Mandamus Relief In Conflict In Jurisdiction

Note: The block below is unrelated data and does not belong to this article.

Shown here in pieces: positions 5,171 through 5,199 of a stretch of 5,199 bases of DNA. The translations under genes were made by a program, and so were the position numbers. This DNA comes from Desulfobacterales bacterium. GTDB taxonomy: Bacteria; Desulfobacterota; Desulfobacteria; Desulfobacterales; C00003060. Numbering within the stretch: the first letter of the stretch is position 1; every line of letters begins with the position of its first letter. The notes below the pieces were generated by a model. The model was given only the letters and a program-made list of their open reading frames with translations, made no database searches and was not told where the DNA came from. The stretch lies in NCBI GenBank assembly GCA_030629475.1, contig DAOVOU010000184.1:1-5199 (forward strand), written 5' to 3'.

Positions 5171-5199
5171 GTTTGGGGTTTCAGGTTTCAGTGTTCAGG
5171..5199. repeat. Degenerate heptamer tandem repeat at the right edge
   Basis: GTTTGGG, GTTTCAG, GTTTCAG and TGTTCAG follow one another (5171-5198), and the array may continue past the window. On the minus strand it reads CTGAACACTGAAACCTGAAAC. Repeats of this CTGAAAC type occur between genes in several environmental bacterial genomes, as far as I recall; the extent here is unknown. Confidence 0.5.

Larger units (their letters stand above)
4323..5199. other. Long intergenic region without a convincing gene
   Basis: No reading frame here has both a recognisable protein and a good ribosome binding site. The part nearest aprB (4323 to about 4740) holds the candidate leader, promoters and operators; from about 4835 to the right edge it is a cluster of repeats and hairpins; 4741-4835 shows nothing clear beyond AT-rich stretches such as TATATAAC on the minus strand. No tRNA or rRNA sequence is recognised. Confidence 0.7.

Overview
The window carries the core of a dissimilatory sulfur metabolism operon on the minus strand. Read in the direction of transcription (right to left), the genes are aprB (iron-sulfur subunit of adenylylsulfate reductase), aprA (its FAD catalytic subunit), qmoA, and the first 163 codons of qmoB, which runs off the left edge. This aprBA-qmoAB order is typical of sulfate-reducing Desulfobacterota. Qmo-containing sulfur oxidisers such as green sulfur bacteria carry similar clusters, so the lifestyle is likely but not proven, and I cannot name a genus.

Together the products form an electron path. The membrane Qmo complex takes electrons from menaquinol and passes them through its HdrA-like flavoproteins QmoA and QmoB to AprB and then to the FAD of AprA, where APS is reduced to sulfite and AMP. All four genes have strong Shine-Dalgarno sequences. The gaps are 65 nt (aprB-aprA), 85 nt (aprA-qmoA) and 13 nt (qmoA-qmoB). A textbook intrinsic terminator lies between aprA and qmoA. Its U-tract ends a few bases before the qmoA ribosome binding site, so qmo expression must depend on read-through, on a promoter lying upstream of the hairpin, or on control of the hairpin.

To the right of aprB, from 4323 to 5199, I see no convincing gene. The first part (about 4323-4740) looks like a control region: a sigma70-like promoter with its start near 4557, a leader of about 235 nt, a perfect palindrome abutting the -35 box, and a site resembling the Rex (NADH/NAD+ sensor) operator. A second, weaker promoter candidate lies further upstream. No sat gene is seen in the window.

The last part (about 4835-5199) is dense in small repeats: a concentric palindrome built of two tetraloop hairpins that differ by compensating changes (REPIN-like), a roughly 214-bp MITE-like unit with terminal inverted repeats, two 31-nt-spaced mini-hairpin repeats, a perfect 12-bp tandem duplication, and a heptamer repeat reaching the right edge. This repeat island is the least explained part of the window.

In Abor v. Black, 695 S.W.2d 564, 566 (Tex. 1985), the Court held that because no injunction had been granted and no order actively interfered with the other court's jurisdiction, mandamus relief should be denied. Abor, 695 S.W.2d at 567. Accordingly, the Abor rule applies, and mandamus is unavailable to review a denial of a plea in abatement based on the pendency of a first-filed action, "unless the courts were directly interfering with each other by issuing conflicting orders or injunctions." Hall v. Lawlis, 907 S.W.2d 493, 494 (Tex. 1995) (relying on Abor, 695 S.W.2d at 567). The interference may not be incidental, but must rise to the level that it interferes with the other court's exercise of its jurisdiction. Abor, 695 S.W.2d at 567. Texas courts of appeals have steadfastly applied the Abor rule, recognizing that a court cannot grant mandamus relief when both courts can proceed with their separate actions and one court has not attempted to divest the other of jurisdiction. See, In re Ramsey, 28 S.W.3d 58, 63 (Tex. App.--Texarkana 2000, orig. proceeding); In re Rio Grande Valley Gas Co., 987 S.W.2d 167, 172-73 (Tex. App.--Corpus Christi 1999, orig. proceeding); Texas Commerce Bank, N.A. v. Prohl, 824 S.W.2d 228, 230 (Tex. App.--San Antonio 1992, orig. proceeding). As a result, courts have granted mandamus relief only when "there is a conflict in jurisdiction between courts of coordinate jurisdiction and the proceedings in the trial court first taking jurisdiction have been improperly enjoined by the second court, or the first court has refused to proceed to trial." Dallas Fire Ins. Co. v. Davis, 893 S.W.2d 288, 294 (Tex. App.--Fort Worth 1995, orig. proceeding); Allstate Ins. Co. v. Garcia, 822 S.W.2d 348, 349 (Tex. App.--San Antonio 1992, orig. proceeding); Trapnell v. Hunter, 785 S.W.2d 426, 429 (Tex. App.--Corpus Christi 1990, orig. proceeding).